The Key’s Week of Folk: Ursula Rucker, and four other artists you didn’t realize are playing #PFF2013
The Key’s Week of Folk is our series of interviews, reviews, artist spotlights, playlistings and general ephemera to get you ready for the 52nd Annual Philadelphia Folk Festival, happening August 16th to August 18th at Old Pool Farm in Schwenksville. This installment highlights a handful of artists we didn’t even were realize were playing – so it’s possible you didn’t know either.
On Monday we talked about what a daunting task navigating a festival lineup can be. Between sheer volume of names, late lineup additions and lag time between initial announcements and the actual show, I find myself at festivals – any festival – saying at least once “oh, woah, they’re playing!” (Confession: it even happens at our own XPoNential Music Festival.)
For this installment of The Key’s Week of Folk, we’ll highlight a handful of don’t-miss you-almost-missed-thems, beginning with the one and only Ursula Rucker. Her’s is a name that Roots aficionados should know well; the Philadelphia poet first came to prominence closing the group’s first several albums with spoken word pieces (and appearing throughout the mix on 2003’s Phrenology). Sometimes tender, sometimes shocking, but always marked by beauty and eloquence, Rucker’s collaborations with The Roots – as well as with Bahamadia and King Britt – ultimately paved the way for a solo career that notably includes 2001’s Super Sista, 2006’s Ma’at Mama and most recently, 2011’s She Said. Along with writing, Rucker is an educator and activist, and recently has been combining her words with the stylish guitar of fellow Philadelphian Tim Motzer. The two will perform together at the Cultural Tent on August 16th at 7 p.m. Below, watch a video of Rucker and Motzer on the 1k Sessions, and listen to Rucker’s contribution to The Roots’ Things Fall Apart, “Return to Innocence Lost.”
Short of some outstanding vocal harmonies, Philly rocker Juston Stens and his band The Get Real Gang don’t exactly do a lot that you’d consider “folk.” That’s okay, though. They’re sure-fire crowd pleasers, and have a variety of material to draw on, from their debut LP Trash or Treasure to the soon-to-be-released Share The Road. The riffs are driving 70s rock style, the look is Easy Rider and moustachioed, and the energy is through the roof. The band plays the Helen Leicht-curated WXPN Philly Local Showcase on Saturday, August 17th at 12:10 p.m. Watch a BITBY video of their appearance at Caravan Festival 2012 below.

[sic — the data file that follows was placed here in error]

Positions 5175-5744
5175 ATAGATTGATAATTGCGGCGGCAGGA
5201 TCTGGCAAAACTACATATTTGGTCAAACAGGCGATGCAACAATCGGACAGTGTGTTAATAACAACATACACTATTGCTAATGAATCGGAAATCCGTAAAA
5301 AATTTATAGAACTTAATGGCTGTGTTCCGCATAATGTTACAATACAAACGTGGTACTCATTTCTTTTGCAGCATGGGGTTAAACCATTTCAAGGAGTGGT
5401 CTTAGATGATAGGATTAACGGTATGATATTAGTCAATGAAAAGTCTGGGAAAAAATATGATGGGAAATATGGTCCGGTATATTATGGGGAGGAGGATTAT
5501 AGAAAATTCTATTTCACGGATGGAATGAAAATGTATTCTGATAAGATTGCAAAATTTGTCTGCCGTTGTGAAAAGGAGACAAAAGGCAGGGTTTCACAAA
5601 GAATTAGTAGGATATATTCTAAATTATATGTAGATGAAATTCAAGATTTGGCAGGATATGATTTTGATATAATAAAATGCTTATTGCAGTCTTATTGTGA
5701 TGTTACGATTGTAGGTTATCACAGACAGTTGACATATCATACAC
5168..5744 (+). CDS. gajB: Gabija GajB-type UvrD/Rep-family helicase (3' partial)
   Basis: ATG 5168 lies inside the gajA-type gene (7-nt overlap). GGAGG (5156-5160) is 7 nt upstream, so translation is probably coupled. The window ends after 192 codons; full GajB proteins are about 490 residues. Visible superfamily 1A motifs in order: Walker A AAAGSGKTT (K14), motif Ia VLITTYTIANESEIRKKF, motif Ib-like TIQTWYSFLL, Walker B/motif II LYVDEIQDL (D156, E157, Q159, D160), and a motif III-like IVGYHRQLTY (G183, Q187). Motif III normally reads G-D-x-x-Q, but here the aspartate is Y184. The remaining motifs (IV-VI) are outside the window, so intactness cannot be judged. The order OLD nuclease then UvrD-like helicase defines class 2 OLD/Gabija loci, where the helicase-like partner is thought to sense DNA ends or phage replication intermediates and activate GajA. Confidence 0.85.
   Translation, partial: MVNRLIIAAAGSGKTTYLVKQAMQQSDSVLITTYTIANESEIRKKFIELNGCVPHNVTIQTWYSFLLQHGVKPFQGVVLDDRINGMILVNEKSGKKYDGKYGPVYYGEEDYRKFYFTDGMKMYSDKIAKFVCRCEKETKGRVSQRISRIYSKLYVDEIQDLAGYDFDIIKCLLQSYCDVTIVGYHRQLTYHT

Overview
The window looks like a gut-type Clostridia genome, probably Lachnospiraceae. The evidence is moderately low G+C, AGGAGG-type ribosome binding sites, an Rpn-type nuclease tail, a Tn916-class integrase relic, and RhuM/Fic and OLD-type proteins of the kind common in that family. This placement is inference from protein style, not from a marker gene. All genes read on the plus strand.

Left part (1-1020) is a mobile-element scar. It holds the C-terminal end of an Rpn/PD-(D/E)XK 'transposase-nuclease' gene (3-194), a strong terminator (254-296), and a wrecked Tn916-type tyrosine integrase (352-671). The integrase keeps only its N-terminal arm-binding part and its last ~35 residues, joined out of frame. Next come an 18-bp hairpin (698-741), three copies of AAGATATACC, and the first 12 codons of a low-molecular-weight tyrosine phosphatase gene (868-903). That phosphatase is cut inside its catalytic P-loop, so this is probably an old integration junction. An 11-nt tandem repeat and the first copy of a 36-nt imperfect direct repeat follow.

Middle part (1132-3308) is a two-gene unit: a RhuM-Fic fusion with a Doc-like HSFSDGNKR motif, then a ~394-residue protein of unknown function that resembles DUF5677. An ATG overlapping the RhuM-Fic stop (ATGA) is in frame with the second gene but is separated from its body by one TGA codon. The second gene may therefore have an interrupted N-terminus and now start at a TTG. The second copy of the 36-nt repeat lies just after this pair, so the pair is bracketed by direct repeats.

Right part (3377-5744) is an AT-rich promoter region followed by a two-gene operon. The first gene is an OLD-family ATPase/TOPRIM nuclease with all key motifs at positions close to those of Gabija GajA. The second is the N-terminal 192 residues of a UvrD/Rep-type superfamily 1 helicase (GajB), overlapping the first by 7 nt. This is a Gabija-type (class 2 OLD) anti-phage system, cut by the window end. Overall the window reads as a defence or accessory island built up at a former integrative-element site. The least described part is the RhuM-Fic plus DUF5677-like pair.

For the amount that banjofied six-piece New Sweden gigs around the area, I can’t say I’m totally surprised they’ll be at Philly Folk. The Wilmington crew apparently even played a pop-up show at XPoNential Fest! On this lineup, though, they’re official, and appearing throughout the weekend. On Friday, they’ll be at the Cultural Tent at 4 p.m., giving a talk about the fundamentals of songwriting. On Sunday, they’ll play the Front Porch stage at 3 p.m. And in between, they’ll hit the festival “backstage sessions” with a group of their peers at least twice. Below, watch a video of them performing “Frying Pan” in the parking lot of Ram Jam last year.
Spend enough time on the folk circuit, and you’ll notice lots of genre-stretching and fusion; bands informing what is essentially pop songwriting with traditional sounds, rather than the other way around. Philly’s Runa, on the other hand, stands out in that they’re essentially a straight-up traditional Celtic group, from Shannon Lambert-Ryan’s haunting vocal delivery and multi-octave range, to evocative fiddle work by Tomoko Omura and driven arrangements by the group at large. The band released their album Somewhere Along the Road last year, and plays the main stage Friday night at 8:30. Below, watch a video of them performing “Lowlands of Holland” at a house show.
Shawn Hennessey drums for so many musicians in the tri-state area, it’s good to see him coming into his own with the eclectic army that is Hennessey Bonfire. A thirteen-piece at last count, the group draws from a variety of global music sounds from Afro-Cuban to Indian and beyond, synthesizing them into a meditative and groove-based whole. The project’s 2013 album Let’s Get Carried Away is something like five years in the making, and it sounds like it, between the broad net it casts and the layers of sound it delivers. Catch them at the lobby stage on Friday at 2:50, and listen to “Save Me Some Relief” below.